Compostable products break down during digestion, and then are fully disintegrated following the curing phase. Button notes that plastic is the primary contaminant when material is removed from the IVCs.

Fleet Fuel

SSFSC has converted 27 of the 40 trucks in its fleet to run on compressed natural gas (CNG). It uses Cummins Westport CNG engines. The 27 trucks are fueled every night between 10:00 pm and 5:00 am using a slow fill system. The digesters produce 380 to 500 diesel gallon equivalents (DGE)/day of compressed renewable natural gas (RNG), depending on the quantity of food waste in the feedstock mix. Each truck utilizes an average of 30 gallons/day. Instead of fueling about a dozen of its trucks on RNG only, SSFSC uses it in all 27 trucks with CNG engines.

Trucks equipped with CNG engines (27 of 40 in the fleet) are filled nightly (right). All digester biogas is used for fleet fuel.

Trucks equipped with CNG engines (27 of 40 in the fleet) are filled nightly (right). All digester biogas is used for fleet fuel. (Photo by Sabrina Bortoli, SSFSC)

“The trucks are hooked up to the slow fill system in a line,” explains Button. “On week nights, each truck gets a little bit of RNG because that is how it is distributed. Then the tank is topped off with line [natural] gas, for a total of 3,600 lbs/fill. On weekends, however, when the trucks are parked for several nights, we cut the line gas, and are able to fill all 27 trucks with RNG. Otherwise, we would need a lot more biogas storage, or the gas would have to be flared.”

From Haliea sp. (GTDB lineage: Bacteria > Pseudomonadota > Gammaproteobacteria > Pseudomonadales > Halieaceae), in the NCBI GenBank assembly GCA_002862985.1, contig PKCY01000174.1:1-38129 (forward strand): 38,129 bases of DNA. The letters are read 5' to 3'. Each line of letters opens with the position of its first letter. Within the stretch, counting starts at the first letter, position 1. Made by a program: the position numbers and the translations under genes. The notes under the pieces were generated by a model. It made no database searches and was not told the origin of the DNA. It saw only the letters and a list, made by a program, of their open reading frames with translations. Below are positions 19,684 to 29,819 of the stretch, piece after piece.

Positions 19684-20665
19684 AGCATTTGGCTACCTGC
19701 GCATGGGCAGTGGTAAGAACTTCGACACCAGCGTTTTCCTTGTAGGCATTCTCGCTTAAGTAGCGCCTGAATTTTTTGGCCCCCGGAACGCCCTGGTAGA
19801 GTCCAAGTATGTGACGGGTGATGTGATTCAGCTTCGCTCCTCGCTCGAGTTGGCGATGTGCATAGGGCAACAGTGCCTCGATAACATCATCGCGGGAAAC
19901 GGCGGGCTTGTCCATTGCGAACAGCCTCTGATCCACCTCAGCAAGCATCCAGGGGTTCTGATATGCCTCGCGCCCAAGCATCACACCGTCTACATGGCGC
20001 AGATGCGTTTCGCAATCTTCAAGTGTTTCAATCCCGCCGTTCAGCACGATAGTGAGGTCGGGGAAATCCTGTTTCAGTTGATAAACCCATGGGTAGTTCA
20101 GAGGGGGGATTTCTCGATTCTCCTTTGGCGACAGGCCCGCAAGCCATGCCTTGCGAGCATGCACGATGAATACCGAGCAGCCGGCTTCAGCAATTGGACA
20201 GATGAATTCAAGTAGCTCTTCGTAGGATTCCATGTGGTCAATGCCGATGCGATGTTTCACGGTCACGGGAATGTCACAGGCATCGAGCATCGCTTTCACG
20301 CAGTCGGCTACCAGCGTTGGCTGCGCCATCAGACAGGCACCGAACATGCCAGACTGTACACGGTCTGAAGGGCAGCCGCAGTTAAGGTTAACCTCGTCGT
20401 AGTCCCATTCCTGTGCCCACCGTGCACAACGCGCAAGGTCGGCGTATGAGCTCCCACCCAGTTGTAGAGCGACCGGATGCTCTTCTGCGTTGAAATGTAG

He adds that the RNG has a methane content of 92 to 94 percent, whereas the line gas is slightly lower. “The engines don’t know the difference between the two compressed gases. Both fuels perform equally well.”

The tail gases (lean gas) from the biogas conditioning system, such as propane and butane, are combusted in an on-site boiler. Heat generated by the boiler is used to warm the air for the IVC tunnels and heat the percolate tank. “No gas is being flared,” says Button.